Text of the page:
McAlpine settles with BBC over Newsnight claims as ex-Tory pursues social media users

The BBC has settled with Lord McAlpine over a libel claim concerning allegations of child abuse made on the Newsnight programme which implicated the former Conservative politician.

The damages amount to £185,000 plus costs. The agreement will be announced in open court in a matter of days.

Lord McAlpine commented: “I have been conscious that any settlement will be paid by the licence fee payers, and have taken that into account in reaching agreement with the BBC.

“We will now be continuing to seek settlements from other organisations that have published defamatory remarks and individuals who have used Twitter to defame me.”

Following the Newsnight broadcast earlier this month, the former Conservative Party treasurer Lord McAlpine rapidly became the subject of a number of allegations on social media sites, despite the fact he was not named by the programme. McAlpine subsequently described the allegations as “seriously defamatory”.

The scandal has placed renewed scrutiny on the legal implications of comments posted on social media sites such as Twitter, with McAlpine’s solicitor, RMPI’s Andrew Reid, urging Twitter users who named his client to come forward and apologise.

Reid, who is representing McAlpine alongside former solicitor general Sir Edward Garner QC, has said that online and mainstream users have been identified and will be pursued for damages.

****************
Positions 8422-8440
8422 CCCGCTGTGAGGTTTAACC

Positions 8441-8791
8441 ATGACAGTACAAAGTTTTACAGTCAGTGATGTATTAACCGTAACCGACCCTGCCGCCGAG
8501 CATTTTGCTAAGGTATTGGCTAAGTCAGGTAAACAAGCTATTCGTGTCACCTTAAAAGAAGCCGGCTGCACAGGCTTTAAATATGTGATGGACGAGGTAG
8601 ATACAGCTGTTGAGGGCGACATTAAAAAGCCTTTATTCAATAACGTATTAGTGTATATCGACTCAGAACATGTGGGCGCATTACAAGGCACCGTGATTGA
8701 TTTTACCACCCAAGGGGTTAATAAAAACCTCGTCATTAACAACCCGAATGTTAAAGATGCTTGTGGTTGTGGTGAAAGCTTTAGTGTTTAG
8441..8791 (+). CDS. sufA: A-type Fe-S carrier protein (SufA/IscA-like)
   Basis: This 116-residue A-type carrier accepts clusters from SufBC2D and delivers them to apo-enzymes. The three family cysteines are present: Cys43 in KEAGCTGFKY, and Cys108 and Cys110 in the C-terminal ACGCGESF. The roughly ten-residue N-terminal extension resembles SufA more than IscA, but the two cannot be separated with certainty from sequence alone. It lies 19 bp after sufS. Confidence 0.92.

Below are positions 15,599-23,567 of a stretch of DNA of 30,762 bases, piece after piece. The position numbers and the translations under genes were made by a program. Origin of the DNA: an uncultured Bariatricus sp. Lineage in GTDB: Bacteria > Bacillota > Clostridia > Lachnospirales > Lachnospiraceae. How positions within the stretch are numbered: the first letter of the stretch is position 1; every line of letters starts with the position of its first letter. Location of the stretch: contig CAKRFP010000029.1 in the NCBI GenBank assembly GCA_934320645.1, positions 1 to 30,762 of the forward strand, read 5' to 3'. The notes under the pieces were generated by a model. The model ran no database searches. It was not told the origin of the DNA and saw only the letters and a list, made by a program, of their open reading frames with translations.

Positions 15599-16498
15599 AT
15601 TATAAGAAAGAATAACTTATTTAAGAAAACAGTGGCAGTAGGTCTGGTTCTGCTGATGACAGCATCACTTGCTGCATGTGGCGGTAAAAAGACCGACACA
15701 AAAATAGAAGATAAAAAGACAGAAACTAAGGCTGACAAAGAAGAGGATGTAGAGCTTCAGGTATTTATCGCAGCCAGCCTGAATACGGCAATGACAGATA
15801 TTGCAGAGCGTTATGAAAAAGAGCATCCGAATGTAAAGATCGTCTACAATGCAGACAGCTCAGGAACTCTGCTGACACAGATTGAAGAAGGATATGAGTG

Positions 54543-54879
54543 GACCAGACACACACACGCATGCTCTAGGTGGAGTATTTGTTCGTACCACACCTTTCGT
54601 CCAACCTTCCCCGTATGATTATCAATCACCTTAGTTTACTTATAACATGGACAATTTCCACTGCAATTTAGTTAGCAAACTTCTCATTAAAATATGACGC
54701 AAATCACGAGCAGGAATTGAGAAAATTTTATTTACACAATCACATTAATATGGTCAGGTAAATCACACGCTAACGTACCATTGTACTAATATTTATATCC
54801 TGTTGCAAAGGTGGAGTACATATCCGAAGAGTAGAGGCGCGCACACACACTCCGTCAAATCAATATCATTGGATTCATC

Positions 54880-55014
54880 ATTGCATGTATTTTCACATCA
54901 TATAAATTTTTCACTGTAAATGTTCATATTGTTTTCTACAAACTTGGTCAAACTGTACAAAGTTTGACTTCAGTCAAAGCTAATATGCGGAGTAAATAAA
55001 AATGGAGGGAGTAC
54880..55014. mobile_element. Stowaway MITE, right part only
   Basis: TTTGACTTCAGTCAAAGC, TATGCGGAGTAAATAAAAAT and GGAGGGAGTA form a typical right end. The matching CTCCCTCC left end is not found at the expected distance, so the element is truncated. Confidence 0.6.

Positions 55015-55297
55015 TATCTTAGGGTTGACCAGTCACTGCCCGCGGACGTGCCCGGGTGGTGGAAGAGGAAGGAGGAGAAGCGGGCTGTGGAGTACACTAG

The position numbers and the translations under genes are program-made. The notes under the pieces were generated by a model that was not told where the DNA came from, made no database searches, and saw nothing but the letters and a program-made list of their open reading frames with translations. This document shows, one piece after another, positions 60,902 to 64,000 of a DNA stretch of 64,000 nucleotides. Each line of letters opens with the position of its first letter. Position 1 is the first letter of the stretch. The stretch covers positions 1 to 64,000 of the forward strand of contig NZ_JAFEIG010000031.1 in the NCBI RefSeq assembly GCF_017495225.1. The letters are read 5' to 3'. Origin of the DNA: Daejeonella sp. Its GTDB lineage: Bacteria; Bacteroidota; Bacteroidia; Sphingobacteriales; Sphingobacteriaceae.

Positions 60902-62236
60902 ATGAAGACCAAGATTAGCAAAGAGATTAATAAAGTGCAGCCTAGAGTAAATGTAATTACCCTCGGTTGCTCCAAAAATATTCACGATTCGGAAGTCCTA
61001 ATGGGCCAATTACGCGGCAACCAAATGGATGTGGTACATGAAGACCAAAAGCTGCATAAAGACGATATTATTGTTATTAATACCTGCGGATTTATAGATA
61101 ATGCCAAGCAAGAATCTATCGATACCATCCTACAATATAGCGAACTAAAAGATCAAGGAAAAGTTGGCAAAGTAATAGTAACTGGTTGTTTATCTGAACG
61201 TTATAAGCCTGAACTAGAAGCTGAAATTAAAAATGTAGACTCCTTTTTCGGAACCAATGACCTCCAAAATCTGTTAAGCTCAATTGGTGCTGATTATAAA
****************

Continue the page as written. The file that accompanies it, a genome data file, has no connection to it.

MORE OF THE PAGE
The episode marks the latest incident to highlight the role of social media users as legally liable publishers.

Addleshaw Goddard head of media litigation David Engel commented: “Some Twitter users appear to think that they are above the law, but the internet is not a law-free zone. Legally, there is very little difference between publishing on social media and in newspapers or on TV.

“From a libel law perspective, it does not matter if the subject is not actually named, if he is readily identifiable from the information that is provided about him. It is a classic case of jigsaw identification that has left the BBC in a tricky position.”

The scandal has also turned attention to the BBC’s in-house legal team, raising questions over the process by which programmes are approved by the broadcaster.

Berwin Leighton Paisner litigation partner Graham Shear said: “There is little doubt that a BBC lawyer would have reviewed the programme and ‘greenlit’ the broadcast. It has been suggested that there may have been a failure either in that assessment or in the information provided to be assessed.

“But I would not be surprised if the lawyer or lawyers in question faced pressure to give the go-ahead. They would have faced a difficult task with limited information or corroborating material to revert to.”

For more, see The BBC, Lord McAlpine and libel law.